The nose cone was fitted for the first time. You can see in the image below how the Switchblade flying sports car will look from the front. Definitely eye catching! The one thing we can say is that if you want a Switchblade, be prepared to be the center of attention! The nose cone was given a trial fit, and then removed to add stiffeners and removable fasteners prior to final install. We will have removable fasteners on the first version, as we may need to have access to the front wheel area during flight testing, and having these kind of fasteners will help with that. The final version will have the nose bonded in place, and then the whole body painted.
The body was moved to Composite Approach in Redmond, Oregon, so we could increase the man-hours prior to AirVenture. Samson kept working at Composite Approach after the move to finish the install on the front suspension. Ron Burch (below left) and Sam (right), worked to bolt up the front suspension to the front of the cabin body, and test for alignment and proper fitment. The Samson crew then went back to prep the wings for paint at the Prineville hangar, while Composite Approach continued to do more work on the body of this next generation transportation vehicle.
Part of that work was going over the body to sand it, fill any imperfections or pits in the carbon fiber shell exterior, and get it ready for painting. The first thing was to seal off the interior, as we had just applied the acoustic sealant to the cabin interior and wanted it kept clean. The openings were masked off, and below that you can see the first portion of the body work being done. The body filler being used is very light weight, and although they spread it on thickly in some areas, almost all of it is sanded off in the final finish steps.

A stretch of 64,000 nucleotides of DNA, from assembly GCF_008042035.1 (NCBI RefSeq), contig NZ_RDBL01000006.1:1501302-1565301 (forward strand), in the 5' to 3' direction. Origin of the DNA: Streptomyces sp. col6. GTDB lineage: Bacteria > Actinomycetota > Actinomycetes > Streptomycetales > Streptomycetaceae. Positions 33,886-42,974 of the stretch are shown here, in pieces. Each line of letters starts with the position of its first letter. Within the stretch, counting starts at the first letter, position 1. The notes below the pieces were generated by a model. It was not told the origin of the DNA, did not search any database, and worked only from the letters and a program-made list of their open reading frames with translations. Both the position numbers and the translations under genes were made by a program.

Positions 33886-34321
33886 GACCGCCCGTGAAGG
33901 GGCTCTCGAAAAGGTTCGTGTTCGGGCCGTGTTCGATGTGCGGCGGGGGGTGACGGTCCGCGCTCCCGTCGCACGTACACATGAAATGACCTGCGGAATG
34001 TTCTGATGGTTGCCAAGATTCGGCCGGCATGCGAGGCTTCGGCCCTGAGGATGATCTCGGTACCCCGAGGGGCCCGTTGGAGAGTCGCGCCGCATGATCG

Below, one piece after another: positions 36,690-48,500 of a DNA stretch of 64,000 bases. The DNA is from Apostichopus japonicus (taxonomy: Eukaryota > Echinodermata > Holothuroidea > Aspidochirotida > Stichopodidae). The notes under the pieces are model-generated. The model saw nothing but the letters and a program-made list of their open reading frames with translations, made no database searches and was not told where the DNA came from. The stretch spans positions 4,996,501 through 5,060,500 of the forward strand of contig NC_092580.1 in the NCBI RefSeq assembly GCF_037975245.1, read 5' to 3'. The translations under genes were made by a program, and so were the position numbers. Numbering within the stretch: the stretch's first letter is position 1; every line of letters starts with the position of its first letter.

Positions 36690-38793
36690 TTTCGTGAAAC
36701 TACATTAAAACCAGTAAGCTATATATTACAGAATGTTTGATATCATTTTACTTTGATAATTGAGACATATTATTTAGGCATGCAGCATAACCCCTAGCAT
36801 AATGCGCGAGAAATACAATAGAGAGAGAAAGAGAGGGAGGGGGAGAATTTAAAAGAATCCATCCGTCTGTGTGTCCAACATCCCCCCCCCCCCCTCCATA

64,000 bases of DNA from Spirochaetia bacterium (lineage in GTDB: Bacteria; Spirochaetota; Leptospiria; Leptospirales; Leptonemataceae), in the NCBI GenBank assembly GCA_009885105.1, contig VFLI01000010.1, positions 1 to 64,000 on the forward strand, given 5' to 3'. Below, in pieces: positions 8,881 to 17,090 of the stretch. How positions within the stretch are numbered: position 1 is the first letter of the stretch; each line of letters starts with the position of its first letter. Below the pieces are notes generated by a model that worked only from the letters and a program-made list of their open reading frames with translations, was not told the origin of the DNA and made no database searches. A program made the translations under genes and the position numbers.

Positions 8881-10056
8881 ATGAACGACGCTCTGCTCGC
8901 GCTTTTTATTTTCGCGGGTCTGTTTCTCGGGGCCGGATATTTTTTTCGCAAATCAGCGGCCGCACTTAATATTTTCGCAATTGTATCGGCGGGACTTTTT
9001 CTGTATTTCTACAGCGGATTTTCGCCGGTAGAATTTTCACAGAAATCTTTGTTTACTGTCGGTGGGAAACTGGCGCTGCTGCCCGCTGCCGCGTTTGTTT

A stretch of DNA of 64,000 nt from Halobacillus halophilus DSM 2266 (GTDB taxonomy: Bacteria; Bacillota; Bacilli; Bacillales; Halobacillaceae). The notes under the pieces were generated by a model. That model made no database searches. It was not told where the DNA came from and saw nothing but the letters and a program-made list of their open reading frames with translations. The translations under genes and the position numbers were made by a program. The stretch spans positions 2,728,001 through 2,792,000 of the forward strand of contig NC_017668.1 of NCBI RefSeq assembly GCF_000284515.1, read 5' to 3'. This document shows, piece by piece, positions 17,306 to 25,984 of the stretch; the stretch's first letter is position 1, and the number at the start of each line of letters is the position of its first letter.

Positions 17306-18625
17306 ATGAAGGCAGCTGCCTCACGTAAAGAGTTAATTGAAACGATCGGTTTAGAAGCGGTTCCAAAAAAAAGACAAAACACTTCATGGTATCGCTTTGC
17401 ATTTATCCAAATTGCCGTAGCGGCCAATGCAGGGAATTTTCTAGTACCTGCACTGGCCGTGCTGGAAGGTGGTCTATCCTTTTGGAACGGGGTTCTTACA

While the body was prepped for paint, the cabin doors were being fabricated. Nathan (below) is cutting the dry cloth in preparation for doing a resin infusion to form the door. The doors are being made in the cabin body side molds to re-use the molds for that dual purpose. Unlike pre-preg (pre-impregnated carbon cloth having resin already in it), resin infusion is accomplished using dry cloth, with thinner resin that flows better, and a layer that helps the resin to flow through the cloth from an interior starting point to the exterior collection point.
You can see the bagged part on the right side of the image below that has already had the air sucked out of it. The vacuum created is used to pull the resin into and through the carbon cloth, from the middle out to the outsides of the part. On the left, the carbon is being covered by the cheese cloth-like material that allows that resin to flow easily even under the bag cover being tightly pulled to the surface of the mold. This is called resin infusion, and allowed us to incorporate some of the new materials that we have been developing and researching to improve the durability and cost-effectiveness of carbon fiber parts production. We will post a video or two on Facebook Monday and Tuesday of next week that go over this process a bit, and then a time lapse that shows the infusion process. You can watch the videos by clicking on the Facebook icon at the top of the Samson web site on those two days or any time after. You don’t have to have a Facebook account to view that, just click the link to go there.
Thanks for checking in on us!